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Avoiding Dichotomous (Yes / No) Type of Questions in Your Feedback Surveys

How do you interact with customers through surveys? While surveys by themselves seem a good idea to know what a customer wants, it’s not everything. Customers can like the idea that you’re reaching out to them, but nobody wants to be riddled with unnecessary questions that take up their time. But then, they don’t want ‘Yes’ or ‘No’ questions that doesn’t take into account their views as well.

Creating a survey questionnaire can be tricky. Remember, it is this set of questions that will help you determine the positives as well as negatives of your business, helping you work towards achieving a common objective. While some of these questions may be open-ended, you’d have to include questions where respondents are required to choose from a set of options.

However, it has been observed that many business establishments make the mistake of incorporating dichotomous questions (the ones having Yes/No answers). Although they may seem easy to analyze, they defeat the purpose of conducting a survey in the first place.

The problem with Agree / Disagree Questions or Yes / No Questions

These types of questions are very easy to comprehend, but they suffer from critical problems at both users’ and the analytics’ end. These kinds of questions tend to force the consumer or respondent to make a choice between two options, regardless of whether or not they truly agree. It is very likely that the customer would choose the option that doesn’t describe his actual feelings about your product or service.

You eventually end up with incorrect analytic reports. There are several examples how this can occur. Let’s take an example of this question – would you purchase from us again? The answer to this question depends on the mentality of the customer. Also to this, it also depends on the customer’s expectations from your brand.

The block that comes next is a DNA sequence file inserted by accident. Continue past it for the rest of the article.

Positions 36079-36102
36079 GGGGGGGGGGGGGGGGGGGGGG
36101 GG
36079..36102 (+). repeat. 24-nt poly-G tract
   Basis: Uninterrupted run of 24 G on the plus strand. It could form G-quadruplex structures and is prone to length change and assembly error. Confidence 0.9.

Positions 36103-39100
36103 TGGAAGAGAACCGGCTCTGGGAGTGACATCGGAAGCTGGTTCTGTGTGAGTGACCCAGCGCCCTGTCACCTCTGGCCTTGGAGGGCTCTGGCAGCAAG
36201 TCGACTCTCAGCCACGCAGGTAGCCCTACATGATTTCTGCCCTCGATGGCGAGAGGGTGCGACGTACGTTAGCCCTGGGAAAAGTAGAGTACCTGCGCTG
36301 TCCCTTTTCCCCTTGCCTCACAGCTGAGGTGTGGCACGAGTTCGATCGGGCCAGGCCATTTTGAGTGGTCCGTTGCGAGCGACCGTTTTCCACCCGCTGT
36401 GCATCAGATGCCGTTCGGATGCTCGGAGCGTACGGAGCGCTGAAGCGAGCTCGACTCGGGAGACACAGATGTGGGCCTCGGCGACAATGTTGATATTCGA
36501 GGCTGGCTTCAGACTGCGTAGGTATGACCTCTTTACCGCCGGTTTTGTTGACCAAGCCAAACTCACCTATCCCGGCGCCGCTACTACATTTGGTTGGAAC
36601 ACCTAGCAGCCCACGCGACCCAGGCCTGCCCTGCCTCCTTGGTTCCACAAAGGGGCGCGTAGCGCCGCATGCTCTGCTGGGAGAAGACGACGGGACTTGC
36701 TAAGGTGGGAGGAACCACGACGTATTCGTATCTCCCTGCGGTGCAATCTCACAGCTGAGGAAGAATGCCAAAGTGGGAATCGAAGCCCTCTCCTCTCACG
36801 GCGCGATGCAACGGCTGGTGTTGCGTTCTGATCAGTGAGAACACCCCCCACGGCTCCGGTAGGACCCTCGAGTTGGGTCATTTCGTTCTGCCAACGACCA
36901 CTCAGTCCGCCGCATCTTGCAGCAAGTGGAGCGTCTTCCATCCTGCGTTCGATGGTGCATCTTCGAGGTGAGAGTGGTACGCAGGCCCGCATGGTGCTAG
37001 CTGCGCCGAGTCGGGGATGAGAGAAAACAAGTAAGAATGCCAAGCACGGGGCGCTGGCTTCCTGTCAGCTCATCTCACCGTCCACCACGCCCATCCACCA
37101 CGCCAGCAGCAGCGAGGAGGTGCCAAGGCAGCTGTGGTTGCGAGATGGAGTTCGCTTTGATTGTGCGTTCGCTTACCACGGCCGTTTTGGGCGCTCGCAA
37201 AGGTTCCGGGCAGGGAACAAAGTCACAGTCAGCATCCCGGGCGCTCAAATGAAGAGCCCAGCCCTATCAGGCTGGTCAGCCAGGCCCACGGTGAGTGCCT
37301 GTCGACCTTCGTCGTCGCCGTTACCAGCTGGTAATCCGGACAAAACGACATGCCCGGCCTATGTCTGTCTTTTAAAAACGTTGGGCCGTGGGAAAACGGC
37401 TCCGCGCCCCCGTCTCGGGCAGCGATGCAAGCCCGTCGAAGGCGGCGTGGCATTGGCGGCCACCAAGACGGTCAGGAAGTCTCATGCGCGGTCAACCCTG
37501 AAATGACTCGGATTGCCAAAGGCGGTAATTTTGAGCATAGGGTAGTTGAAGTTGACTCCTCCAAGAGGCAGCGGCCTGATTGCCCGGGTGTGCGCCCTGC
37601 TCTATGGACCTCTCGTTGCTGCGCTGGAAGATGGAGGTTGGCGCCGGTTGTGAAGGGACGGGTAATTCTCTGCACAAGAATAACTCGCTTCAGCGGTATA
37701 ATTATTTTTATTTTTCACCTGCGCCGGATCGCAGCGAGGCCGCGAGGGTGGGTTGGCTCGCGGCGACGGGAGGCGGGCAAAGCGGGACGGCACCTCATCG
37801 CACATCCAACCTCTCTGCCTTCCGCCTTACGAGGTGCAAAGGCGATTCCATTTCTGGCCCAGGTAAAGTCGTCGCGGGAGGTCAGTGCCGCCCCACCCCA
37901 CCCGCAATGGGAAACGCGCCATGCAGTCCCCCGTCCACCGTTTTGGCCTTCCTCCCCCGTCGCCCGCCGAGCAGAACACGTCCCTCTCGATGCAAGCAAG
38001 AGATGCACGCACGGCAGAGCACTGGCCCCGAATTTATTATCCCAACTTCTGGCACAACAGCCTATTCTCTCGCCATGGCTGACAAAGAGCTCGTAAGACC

Your customers can be as different as chalk and cheese. One might think – “I have purchased this one, and it wasn’t a bad experience. I might give it another shot.” He ticks ‘yes’.

Another person registering the feedback might feel – “I have already purchased this one, and the experience wasn’t overwhelming. I would certainly not visit again.” He chooses ‘no’.

In this case, the same question has received two different answers because the customer wasn’t offered an option that rightly described his feelings. It is worth noting that the answer to this question varied depending on the customer’s expectations from the brand and not the quality of service. In other words, your question has been misinterpreted.

Is there any alternative to dichotomous questions?

Dichotomous questions are binding and don’t give customers the opportunity to share their opinions. In the above example, if respondents were provided progressively increasing options such as strongly agree, agree, not sure, disagree and strongly agree, you’d give more options, which would make the feedback precise.

As a matter of fact, analyzing surveys require users to give precise feedbacks. If your ‘feedback form’ questions fail to bring out the true feelings of the customer, then you aren’t succeeding.

It is vital that you follow the survey above tips while designing a feedback form. Don’t be under the false impression that customers don’t care about your business. Your questions as well as the options that you’ve also furnished play a key role in the outcome of the survey.

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